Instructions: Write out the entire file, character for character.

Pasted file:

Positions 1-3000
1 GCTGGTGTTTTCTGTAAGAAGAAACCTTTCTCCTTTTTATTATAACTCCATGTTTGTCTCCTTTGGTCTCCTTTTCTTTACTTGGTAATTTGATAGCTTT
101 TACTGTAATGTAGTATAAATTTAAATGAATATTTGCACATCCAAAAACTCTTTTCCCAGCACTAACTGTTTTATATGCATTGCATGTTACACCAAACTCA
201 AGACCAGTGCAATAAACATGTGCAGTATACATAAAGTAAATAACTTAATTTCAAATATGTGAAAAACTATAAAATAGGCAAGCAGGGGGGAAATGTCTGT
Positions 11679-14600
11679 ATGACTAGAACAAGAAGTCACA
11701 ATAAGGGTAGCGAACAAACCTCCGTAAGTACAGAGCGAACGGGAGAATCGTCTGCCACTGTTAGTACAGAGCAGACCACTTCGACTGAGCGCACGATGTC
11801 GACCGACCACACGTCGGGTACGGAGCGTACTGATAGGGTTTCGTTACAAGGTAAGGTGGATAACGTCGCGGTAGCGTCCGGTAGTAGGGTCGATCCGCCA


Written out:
Positions 1-3000
1 GCTGGTGTTTTCTGTAAGAAGAAACCTTTCTCCTTTTTATTATAACTCCATGTTTGTCTCCTTTGGTCTCCTTTTCTTTACTTGGTAATTTGATAGCTTT
101 TACTGTAATGTAGTATAAATTTAAATGAATATTTGCACATCCAAAAACTCTTTTCCCAGCACTAACTGTTTTATATGCATTGCATGTTACACCAAACTCA
201 AGACCAGTGCAATAAACATGTGCAGTATACATAAAGTAAATAACTTAATTTCAAATATGTGAAAAACTATAAAATAGGCAAGCAGGGGGGAAATGTCTGT
Positions 11679-14600
11679 ATGACTAGAACAAGAAGTCACA
11701 ATAAGGGTAGCGAACAAACCTCCGTAAGTACAGAGCGAACGGGAGAATCGTCTGCCACTGTTAGTACAGAGCAGACCACTTCGACTGAGCGCACGATGTC
11801 GACCGACCACACGTCGGGTACGGAGCGTACTGATAGGGTTTCGTTACAAGGTAAGGTGGATAACGTCGCGGTAGCGTCCGGTAGTAGGGTCGATCCGCCA